The Biden administration’s approval of the Willow oil and gas project on Alaska’s North Slope could commit the U.S. to a 30-year project that will produce greenhouse gas emissions equivalent to more than 1.7 million passenger cars each year.
The lengthy commitment has rankled environmental groups, who see the project as a broken promise and a decadeslong investment in fossil fuels at the same time scientists warn global emissions must decline sharply.
“President Biden’s decision to approve Willow betrays his campaign promises and the millions of young voters who supported him,” Aaditi Lele, the policy director of the youth-led activist organization Zero Hour, said in a statement. “Drilling for new oil and gas is incompatible with the magnitude of the crisis we face.”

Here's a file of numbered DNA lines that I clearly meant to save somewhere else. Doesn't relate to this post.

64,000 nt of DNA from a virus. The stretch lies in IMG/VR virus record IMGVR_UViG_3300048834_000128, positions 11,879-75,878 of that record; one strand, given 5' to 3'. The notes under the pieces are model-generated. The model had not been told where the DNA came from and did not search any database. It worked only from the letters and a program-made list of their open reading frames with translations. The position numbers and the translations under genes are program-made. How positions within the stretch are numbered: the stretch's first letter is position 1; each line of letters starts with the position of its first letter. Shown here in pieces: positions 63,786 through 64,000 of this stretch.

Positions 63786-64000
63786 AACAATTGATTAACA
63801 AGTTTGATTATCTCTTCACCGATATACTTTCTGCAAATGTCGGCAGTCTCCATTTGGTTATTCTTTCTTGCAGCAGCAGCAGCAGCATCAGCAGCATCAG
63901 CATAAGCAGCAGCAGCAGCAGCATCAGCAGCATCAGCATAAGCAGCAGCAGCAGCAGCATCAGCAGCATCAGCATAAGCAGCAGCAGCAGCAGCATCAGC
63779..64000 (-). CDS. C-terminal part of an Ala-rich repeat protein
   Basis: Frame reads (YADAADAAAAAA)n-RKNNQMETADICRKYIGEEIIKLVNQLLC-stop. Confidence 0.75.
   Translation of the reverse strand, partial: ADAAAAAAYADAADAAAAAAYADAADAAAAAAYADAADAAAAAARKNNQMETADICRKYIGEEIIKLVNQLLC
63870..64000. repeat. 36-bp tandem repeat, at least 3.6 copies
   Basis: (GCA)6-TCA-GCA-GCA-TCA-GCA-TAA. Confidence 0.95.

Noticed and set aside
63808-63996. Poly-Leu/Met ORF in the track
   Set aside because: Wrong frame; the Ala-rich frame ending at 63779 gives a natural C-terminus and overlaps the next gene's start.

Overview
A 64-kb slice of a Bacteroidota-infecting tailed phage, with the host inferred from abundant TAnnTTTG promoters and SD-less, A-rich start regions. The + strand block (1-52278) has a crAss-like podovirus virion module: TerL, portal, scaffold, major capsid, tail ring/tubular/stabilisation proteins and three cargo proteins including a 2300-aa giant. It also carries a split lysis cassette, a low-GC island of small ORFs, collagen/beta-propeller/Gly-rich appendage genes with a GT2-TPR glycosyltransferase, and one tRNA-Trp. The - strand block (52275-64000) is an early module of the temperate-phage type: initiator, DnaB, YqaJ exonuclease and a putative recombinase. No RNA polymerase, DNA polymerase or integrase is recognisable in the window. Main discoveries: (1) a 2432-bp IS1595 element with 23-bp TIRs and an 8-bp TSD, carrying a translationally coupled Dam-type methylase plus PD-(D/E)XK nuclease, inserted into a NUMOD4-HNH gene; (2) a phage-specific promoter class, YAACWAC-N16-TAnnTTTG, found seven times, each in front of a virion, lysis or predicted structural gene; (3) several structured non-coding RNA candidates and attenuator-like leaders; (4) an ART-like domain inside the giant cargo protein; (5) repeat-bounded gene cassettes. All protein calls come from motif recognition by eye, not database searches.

The decision about the project, which in recent months has become the subject of growing backlash on social media, almost single-handedly calls into question whether the Biden administration’s broader climate efforts will meet the goals set by international organizations, which are seen as essential to avoid the worst consequences of climate change. It also shows how geopolitical forces are challenging the administration’s ability to abruptly shift away from fossil fuels.
Kristen Miller, the executive director of the nonprofit Alaska Wilderness League, said greenlighting the oil and gas venture is antithetical to the aggressive action needed to slash emissions.
“This decision is a huge step backward,” she said. “The way we manage our public lands for oil and gas has got to be a significant part of the way we address the climate crisis, and America’s Arctic has to be place number one where this is addressed.”